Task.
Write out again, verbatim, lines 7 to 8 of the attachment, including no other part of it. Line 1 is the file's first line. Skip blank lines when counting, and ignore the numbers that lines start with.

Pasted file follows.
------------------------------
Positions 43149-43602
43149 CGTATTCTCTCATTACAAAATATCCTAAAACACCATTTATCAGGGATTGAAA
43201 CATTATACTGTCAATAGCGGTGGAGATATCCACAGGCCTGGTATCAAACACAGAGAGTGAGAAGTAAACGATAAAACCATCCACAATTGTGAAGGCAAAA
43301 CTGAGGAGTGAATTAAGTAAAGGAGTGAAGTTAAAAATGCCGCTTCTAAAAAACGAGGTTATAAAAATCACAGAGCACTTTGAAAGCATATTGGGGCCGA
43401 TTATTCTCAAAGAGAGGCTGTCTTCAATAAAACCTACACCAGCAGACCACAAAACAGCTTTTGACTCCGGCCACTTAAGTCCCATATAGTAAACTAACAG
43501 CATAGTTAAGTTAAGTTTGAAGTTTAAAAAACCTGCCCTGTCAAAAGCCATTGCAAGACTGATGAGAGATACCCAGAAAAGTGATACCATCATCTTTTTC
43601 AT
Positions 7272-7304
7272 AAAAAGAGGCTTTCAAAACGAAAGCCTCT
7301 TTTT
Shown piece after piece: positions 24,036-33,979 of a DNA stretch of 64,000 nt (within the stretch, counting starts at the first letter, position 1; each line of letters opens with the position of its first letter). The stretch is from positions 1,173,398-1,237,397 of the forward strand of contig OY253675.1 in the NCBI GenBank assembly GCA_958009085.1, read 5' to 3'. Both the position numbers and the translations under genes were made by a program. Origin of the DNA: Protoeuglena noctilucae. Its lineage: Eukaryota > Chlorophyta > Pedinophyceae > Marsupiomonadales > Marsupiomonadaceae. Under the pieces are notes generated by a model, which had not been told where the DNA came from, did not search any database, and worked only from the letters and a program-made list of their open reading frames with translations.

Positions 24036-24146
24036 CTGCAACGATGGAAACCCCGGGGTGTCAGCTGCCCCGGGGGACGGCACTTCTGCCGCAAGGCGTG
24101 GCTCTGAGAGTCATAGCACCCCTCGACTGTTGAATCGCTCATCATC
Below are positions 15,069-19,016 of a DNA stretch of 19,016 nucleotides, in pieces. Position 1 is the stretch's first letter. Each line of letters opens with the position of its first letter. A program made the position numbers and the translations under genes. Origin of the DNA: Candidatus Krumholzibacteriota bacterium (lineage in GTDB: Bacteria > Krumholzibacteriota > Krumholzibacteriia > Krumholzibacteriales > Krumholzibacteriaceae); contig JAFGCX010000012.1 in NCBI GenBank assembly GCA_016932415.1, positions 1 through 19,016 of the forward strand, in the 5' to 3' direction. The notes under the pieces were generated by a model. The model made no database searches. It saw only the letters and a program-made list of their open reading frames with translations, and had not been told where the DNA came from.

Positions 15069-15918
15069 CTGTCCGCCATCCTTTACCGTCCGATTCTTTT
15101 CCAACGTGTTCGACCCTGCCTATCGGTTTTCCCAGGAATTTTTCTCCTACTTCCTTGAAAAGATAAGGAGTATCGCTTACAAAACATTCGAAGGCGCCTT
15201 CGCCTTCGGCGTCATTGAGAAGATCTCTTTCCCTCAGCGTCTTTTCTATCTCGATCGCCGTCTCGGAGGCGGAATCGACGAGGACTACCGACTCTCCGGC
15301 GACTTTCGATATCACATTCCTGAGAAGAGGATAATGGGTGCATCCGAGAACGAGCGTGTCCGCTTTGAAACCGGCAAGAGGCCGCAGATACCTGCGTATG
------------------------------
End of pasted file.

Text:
43601 AT
Positions 7272-7304